Are we allowed to visit now? Concerns and issues surrounding vaccination and infection risks in UK care homes during COVID-19



Giebel, Clarissa, Hanna, Kerry ORCID: 0000-0001-7357-7749, Cannon, Jacqueline, Marlow, Paul, Tetlow, Hilary, Mason, Stephen ORCID: 0000-0002-4020-6869, Shenton, Justine, Rajagopal, Manoj and Gabbay, Mark ORCID: 0000-0002-0126-8485
(2021) Are we allowed to visit now? Concerns and issues surrounding vaccination and infection risks in UK care homes during COVID-19.

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COVID-19 Care homes Follow-Up paper on vaccinations_a&a_Accepted.docx - Accepted Version

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Abstract

<h4>Background</h4> Vaccination uptake in the UK and increased care home testing are likely affecting care home visitation. With scant scientific evidence to date, the aim of this longitudinal qualitative study was to explore the impact of both (vaccination and testing) on the conduct and experiences of care home visits. <h4>Methods</h4> Family carers of care home residents with dementia and care home staff from across the UK took part in baseline (October/November 2020) and follow-up interviews (March 2021). Public advisers were involved in all elements of the research. Data were analysed using thematic analysis. <h4>Results</h4> Across 62 baseline and follow-up interviews with family carers (n=26; 11) and care home staff (n=16; 9), five core themes were developed: Delayed and inconsistent offers of face-to-face visits; Procedures and facilitation of visits; Frustration and anger among family carers; Variable uptake of the COVID-19 vaccine; Misinformation, education, and free choice. The variable uptake in staff, compared to family carers, was a key factor seemingly influencing visitation, with a lack of clear guidance leading care homes to implement infection control measures and visitation rights differently. <h4>Conclusions</h4> We make five recommendations in this paper to enable improved care home visitation in the ongoing, and in future, pandemics. Visits need to be enabled and any changes to visiting rights must be used as a last resort, reviewed regularly in consultation with residents and carers and restored as soon as possible as a top priority, whilst more education needs to be provided surrounding vaccination for care home staff.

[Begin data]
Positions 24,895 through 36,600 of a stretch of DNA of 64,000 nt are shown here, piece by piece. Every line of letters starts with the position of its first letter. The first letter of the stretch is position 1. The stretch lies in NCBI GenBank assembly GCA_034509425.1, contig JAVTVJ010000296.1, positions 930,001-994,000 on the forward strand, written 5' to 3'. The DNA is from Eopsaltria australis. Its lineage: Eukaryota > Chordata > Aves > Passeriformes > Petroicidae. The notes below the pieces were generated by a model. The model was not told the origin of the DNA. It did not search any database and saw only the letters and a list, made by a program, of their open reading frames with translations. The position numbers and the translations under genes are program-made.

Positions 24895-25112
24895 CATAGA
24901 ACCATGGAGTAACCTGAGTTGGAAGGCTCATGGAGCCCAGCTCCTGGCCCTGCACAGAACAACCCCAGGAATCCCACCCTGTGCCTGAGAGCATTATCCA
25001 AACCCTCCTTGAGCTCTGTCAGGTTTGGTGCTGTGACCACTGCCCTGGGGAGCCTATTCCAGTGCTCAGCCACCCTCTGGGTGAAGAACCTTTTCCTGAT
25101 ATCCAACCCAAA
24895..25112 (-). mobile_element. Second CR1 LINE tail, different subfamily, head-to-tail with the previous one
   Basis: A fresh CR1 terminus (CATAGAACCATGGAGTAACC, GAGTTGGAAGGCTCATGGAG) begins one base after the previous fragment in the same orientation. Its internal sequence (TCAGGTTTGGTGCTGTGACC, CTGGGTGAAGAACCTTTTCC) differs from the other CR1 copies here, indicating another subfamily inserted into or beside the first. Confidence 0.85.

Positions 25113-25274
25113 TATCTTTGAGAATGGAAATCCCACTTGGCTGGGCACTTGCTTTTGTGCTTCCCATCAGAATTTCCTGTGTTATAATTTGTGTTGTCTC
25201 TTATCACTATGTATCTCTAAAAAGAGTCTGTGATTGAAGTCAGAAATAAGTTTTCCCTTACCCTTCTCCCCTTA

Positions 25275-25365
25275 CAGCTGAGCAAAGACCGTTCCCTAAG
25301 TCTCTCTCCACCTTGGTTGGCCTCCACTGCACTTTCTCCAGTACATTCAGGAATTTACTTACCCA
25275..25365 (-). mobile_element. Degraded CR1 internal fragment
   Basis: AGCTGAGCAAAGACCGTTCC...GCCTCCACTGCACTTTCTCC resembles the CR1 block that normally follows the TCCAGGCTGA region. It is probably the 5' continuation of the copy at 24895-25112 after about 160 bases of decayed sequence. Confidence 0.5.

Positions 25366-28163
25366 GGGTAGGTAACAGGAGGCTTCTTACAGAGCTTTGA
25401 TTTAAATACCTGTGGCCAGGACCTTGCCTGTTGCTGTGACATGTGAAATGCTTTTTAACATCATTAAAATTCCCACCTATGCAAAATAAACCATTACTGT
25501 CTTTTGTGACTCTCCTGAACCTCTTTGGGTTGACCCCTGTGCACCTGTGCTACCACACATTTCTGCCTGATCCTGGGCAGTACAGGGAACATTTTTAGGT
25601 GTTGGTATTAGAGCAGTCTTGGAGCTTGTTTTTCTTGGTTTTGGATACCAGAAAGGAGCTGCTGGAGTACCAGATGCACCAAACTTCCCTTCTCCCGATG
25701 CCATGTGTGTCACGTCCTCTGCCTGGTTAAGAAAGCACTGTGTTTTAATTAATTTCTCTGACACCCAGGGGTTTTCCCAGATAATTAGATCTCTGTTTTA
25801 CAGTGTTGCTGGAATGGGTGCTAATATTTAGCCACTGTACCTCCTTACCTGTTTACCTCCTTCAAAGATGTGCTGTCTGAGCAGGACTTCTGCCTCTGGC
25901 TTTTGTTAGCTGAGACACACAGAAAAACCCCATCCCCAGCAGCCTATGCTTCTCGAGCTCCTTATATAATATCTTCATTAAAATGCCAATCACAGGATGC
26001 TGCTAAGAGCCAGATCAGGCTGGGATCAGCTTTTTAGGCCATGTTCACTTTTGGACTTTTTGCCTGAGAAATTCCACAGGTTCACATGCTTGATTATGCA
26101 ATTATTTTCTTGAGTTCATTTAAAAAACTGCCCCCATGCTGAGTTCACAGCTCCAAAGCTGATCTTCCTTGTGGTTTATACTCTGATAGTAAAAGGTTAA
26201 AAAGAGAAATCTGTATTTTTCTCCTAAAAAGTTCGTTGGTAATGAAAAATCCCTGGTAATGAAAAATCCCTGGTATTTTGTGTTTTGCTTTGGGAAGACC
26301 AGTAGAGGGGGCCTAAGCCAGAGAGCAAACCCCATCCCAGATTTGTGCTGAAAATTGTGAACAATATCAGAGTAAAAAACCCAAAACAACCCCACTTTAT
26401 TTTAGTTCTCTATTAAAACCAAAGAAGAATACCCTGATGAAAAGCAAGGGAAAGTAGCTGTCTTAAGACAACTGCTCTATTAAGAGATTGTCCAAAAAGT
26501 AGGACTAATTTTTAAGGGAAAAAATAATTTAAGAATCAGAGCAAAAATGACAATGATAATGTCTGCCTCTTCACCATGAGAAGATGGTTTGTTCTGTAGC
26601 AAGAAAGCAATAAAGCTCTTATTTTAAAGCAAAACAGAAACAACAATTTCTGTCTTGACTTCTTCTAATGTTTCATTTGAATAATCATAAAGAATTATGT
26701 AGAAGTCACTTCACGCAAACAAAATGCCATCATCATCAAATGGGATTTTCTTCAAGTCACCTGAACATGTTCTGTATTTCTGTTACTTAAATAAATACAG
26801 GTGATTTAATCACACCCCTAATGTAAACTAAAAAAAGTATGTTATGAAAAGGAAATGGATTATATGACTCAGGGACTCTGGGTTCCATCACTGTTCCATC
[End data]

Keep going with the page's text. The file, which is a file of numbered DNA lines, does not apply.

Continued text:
Item Type: Article
Divisions: Faculty of Health and Life Sciences
Faculty of Health and Life Sciences > Institute of Population Health
Depositing User: Symplectic Admin
Date Deposited: 24 Sep 2021 07:48
Last Modified: 24 Sep 2021 11:19
DOI: 10.1101/2021.05.20.21257545
URI: https://livrepository.liverpool.ac.uk/id/eprint/3138085